Color Perception is a State of Mind

Color Squares Artwork
Color Squares (2010) by Nevit Dilman CC BY-SA 3.0 via Wikimedia Commons

Buttercup. Cerulean. Periwinkle. Blush. Asparagus. Puce. Vermilion. Marigold. Burnt Sienna.

I used to fantasize about being the person who made up color names for crayons, paint chips and turtlenecks in the L.L. Bean catalog. There is something so romantic about being able to give connotations (all those random poetic associations) to something as fundamental as color.

At some point, it also occured to me that not all humans see color the same way- I remember learning about about red-green color-blindness, as well as engaging in arguments with various family members about particular colors (“Mom, your [90’s era] windpants are purple.” “No, they are not, they’re royal blue.”)

So this week, when The Dress That Broke the Internet went viral, I (and everyone else) watched as our feeds exploded with declarations of “White & Gold!” or “Blue & Black!” The best of it was what seemed like a fairly straightforward argument about color of a dress (which we know can be photoshopped and back-lit any number of ways to look differently) mutated into a really interesting conversation on the science of human perception. h/t to all the folks who posted stuff!

  • Jonathan Corum at the New York Times provides some helpful graphics explaining perceptual shift in color based on lighting.
  • Michael Stevens (aka Vsauce) links our personal perception of color to the philosophical concept known as “Theory of Mind” in this video ~10 min.
  • Kevin Loria reviews a RadioLab episode that posits that ancient people didn’t perceive the color blue the way we do (relevant segment starts at 47:30). This is fascinating when I think about the color tekhelet, which in modern Hebrew in “light blue,” but in ancient times could have been blue, purple or even red. There is archaeological evidence that the source of the tekhelet dye was Hexaplex trunculus, a sea snail that lives in the Mediterranean.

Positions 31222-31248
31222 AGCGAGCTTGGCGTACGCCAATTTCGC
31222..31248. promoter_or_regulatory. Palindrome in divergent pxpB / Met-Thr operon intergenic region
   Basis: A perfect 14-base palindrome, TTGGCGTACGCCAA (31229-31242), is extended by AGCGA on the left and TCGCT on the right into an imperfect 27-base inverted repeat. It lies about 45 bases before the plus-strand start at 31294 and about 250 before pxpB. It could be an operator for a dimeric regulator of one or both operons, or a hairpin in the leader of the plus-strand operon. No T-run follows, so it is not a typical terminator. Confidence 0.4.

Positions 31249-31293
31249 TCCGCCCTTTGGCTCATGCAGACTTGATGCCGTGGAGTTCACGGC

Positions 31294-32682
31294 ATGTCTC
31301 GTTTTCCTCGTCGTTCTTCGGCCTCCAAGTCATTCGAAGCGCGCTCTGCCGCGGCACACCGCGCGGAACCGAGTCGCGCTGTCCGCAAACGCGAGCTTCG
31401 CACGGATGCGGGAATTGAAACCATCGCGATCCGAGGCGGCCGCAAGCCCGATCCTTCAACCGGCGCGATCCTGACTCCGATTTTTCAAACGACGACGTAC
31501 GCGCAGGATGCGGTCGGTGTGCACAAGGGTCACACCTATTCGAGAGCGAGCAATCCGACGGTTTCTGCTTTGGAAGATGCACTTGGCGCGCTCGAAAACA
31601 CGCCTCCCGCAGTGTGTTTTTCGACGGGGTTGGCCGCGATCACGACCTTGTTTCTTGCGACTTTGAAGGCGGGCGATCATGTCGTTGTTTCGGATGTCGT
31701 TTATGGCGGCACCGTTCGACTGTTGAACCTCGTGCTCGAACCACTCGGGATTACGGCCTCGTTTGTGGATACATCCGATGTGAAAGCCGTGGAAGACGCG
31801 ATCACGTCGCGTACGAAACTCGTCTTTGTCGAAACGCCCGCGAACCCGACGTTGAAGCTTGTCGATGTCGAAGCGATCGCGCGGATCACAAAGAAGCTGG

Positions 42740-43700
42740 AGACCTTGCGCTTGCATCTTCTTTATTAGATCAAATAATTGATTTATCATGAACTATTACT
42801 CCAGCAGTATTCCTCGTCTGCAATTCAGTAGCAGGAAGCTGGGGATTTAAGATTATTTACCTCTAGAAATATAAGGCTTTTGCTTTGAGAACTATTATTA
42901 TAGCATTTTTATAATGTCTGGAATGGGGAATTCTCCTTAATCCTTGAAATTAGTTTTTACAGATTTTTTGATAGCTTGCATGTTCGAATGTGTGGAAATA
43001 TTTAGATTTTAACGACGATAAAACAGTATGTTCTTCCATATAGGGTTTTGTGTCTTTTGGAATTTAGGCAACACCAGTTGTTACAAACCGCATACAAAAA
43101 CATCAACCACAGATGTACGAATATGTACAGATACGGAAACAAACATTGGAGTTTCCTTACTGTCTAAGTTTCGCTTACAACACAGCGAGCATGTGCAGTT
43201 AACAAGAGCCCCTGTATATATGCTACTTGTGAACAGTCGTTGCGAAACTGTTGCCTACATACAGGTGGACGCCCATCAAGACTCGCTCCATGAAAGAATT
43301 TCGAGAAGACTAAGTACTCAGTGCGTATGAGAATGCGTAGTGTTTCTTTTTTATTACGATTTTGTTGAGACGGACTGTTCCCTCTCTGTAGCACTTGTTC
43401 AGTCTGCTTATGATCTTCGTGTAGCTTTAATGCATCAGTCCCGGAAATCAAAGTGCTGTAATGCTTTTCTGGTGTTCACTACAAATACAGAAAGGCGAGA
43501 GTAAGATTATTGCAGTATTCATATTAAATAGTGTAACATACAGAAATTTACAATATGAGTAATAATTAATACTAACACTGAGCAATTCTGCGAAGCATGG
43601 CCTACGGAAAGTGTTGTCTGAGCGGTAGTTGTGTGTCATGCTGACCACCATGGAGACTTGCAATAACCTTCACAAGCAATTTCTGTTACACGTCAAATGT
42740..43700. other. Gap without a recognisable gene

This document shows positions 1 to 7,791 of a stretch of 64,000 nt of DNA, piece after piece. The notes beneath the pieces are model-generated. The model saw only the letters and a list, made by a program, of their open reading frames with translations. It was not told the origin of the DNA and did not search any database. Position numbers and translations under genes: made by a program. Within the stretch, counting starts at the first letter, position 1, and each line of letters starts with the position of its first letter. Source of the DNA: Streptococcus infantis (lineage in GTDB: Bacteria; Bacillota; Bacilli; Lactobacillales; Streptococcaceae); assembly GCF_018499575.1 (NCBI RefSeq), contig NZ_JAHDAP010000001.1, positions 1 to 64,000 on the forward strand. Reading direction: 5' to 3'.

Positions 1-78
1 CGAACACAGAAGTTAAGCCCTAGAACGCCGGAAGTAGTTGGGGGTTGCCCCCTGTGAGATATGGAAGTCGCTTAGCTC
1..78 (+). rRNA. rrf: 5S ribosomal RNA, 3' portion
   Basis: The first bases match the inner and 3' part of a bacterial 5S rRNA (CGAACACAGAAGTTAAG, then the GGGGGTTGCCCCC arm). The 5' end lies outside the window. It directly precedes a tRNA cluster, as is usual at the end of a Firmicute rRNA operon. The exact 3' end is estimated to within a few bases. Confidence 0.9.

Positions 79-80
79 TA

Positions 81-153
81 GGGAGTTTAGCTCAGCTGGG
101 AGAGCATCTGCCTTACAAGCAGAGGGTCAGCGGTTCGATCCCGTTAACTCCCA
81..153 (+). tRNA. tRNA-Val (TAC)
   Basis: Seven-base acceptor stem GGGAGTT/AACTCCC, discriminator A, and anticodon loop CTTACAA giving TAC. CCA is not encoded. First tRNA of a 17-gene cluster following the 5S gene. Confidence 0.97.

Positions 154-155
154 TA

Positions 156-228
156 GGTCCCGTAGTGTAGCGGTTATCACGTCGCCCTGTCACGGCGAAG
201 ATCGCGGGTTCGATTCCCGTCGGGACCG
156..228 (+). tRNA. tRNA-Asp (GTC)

5 thoughts on “Color Perception is a State of Mind

      1. OH..I’ll have to try that!! I saw one post that said, “It’s two different dresses, people!” which made me wonder if different people were actually seeing different photos (somehow?)


  1. color perception is one of the things that fascinate me most about foreign languages – like the color tekhelet that you mentioned, most Slavonic languages have two different words for ‘light blue’ and ‘dark blue’ and people from there are much more sensitive to differences between the two kinds of blue, and in Japanese there is the color ‘aoi’ which encompasses both blue and green! 🙂 and in Cantonese there is even a color called ‘ching’ which is used for things that are green, turquoise, blue, black or even ‘clear’ (like the color of the white of an egg) 🙂 fascinating!

    Liked by 1 person

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